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I have worked on machinery from Europe that has 2-wire grounded 240V in the panel. This is just like the 2-wire grounded 120V we use in the U.S. In other words, you have 2 wires coming off the secondary side of a single phase transformer at a potential of 240 V. One leg is grounded, giving you a neutral. This has the benefit of simplifying wiring, as well as saving money since relays, contactors and circuit, breakers only need to be single pole to kill circuits, rather than double pole.

My question is: Is this legal in America?

There is obviously nothing wrong or unsafe in doing this. The only problem I can see, is that it isn't standard here in America.
 

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Yes, it is legal. But the machine doesn't care if one leg is grounded or not. It will work fine on standard 240 V with two hots, assuming it is compatible with 60 Hz.

If you had a single phase transformer that was tapped at 240 V secondary, it would be perfectly legal to ground one leg.
 

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Do you know of an NEC article stating this (in case someone asks for proof)?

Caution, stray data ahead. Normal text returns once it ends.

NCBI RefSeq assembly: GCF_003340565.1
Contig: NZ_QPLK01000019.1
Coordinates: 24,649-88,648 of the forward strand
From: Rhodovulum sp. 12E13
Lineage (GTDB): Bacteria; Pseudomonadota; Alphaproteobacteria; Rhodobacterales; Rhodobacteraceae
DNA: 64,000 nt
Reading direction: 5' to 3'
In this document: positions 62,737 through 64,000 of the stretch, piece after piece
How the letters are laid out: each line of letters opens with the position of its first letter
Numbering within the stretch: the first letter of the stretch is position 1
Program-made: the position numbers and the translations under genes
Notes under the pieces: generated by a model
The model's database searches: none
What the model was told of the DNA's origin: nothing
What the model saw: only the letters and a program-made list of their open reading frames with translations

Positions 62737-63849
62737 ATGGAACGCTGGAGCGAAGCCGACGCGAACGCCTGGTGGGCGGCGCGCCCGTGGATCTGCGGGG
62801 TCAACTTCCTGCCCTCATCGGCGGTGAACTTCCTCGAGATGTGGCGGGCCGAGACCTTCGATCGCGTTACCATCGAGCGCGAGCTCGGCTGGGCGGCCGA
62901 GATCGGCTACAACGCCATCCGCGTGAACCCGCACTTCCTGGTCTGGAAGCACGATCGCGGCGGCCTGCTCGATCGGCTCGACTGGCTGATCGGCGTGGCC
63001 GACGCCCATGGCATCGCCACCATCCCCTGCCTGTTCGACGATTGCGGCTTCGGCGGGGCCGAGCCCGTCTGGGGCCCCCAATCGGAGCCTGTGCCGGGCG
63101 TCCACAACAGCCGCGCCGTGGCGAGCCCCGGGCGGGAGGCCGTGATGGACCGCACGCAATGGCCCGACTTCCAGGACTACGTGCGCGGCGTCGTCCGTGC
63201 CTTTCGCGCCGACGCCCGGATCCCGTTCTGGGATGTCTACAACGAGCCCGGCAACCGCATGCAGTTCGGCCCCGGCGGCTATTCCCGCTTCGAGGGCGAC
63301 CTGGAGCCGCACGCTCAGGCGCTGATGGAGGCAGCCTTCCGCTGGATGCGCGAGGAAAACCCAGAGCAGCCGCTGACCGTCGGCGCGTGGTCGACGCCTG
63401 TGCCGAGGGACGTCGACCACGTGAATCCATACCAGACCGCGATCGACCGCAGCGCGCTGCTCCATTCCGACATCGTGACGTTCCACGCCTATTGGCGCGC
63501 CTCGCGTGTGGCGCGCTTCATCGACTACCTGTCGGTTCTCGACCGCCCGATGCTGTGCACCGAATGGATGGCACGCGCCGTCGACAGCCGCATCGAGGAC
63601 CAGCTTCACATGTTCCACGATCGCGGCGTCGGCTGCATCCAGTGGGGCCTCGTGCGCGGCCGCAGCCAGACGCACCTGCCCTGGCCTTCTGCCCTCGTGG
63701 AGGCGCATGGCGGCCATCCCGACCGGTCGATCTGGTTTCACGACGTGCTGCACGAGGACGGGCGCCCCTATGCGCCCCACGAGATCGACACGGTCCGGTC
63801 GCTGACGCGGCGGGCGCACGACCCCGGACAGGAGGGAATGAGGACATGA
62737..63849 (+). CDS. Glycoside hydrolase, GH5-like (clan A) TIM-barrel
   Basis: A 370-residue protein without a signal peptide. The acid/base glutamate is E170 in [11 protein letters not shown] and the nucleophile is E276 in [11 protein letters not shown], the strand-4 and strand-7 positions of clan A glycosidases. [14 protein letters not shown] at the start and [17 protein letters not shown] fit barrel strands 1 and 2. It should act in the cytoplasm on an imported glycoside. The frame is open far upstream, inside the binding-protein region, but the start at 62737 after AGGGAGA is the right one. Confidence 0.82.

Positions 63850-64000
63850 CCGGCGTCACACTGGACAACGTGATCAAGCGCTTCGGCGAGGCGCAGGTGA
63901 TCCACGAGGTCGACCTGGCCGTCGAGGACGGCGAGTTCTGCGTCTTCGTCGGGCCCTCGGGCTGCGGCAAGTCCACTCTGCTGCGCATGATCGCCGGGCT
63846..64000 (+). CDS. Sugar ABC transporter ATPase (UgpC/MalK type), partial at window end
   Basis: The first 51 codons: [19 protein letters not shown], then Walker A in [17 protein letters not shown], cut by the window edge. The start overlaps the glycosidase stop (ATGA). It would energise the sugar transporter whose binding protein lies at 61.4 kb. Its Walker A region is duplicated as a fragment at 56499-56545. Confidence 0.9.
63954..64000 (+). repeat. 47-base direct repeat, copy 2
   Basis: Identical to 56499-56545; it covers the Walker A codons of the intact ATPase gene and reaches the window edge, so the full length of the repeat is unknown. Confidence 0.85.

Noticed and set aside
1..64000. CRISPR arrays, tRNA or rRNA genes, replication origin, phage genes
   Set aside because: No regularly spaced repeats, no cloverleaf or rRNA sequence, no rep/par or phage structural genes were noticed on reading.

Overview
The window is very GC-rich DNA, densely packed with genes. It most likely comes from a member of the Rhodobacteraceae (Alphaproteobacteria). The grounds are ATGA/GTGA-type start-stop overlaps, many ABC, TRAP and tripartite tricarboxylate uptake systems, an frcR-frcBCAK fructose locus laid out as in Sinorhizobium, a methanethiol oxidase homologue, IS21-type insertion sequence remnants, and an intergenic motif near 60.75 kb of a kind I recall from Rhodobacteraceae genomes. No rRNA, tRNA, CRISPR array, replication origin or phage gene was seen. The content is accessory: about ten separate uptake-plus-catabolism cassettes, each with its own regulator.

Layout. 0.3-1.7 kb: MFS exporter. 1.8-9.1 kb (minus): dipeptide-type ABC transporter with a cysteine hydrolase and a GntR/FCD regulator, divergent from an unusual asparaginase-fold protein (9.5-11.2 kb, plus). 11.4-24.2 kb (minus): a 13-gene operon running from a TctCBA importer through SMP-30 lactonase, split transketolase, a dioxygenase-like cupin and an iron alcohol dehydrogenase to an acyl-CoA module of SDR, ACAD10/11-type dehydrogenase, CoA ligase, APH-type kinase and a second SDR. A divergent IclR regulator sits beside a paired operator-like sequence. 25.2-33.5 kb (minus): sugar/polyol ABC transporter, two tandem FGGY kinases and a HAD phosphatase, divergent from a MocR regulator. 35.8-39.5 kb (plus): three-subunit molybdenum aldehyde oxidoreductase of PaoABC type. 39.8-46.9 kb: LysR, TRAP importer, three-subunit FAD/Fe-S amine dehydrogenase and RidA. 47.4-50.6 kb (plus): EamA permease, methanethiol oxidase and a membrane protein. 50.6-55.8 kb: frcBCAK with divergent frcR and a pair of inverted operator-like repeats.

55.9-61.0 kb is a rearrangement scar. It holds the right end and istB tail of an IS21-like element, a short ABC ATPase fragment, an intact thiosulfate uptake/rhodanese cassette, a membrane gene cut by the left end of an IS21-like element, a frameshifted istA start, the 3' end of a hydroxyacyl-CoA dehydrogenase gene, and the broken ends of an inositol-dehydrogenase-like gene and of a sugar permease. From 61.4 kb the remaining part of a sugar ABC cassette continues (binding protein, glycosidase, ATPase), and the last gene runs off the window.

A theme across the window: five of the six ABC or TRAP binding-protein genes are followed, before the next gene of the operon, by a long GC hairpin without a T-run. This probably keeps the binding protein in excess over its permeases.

As far as I know, the NEC does not dictate voltages, only standard nominal voltage values and maximum voltages applied to certain systems. 250.26 states what wire is to be grounded in a system. 240 V is a standard value, and I don't know of any place in the Code that says it must come from two hots instead of a hot and grounded conductor. In fact, 240 V corner grounded delta systems have 240 V to ground on two phases.

Maybe someone else will come along with a more definitive Code reference.
 

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I would ask the inspection dept. on that one.. Special Inspections can get nasty.
Also check the fusing with-in they tend to reject fusing not approved in North America.
 

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I would ask the inspection dept. on that one.. Special Inspections can get nasty.
Also check the fusing with-in they tend to reject fusing not approved in North America.
That typical true and what more the conductor colour is not the same as well depending on where you get the machine from.

There used to be about pretty close to a dozen diffrent colour codes but now it whittle down to at least 2 I know for sure.

Now speaking of fuses they have diffrent AIC rating than North America requirement and some case it will not approve in North America area so that something you have to watch out.

I don't useally have issue with European fuse at all { I am used to it and it can get nutty if not pay attetion to it}

Merci,Marc
 
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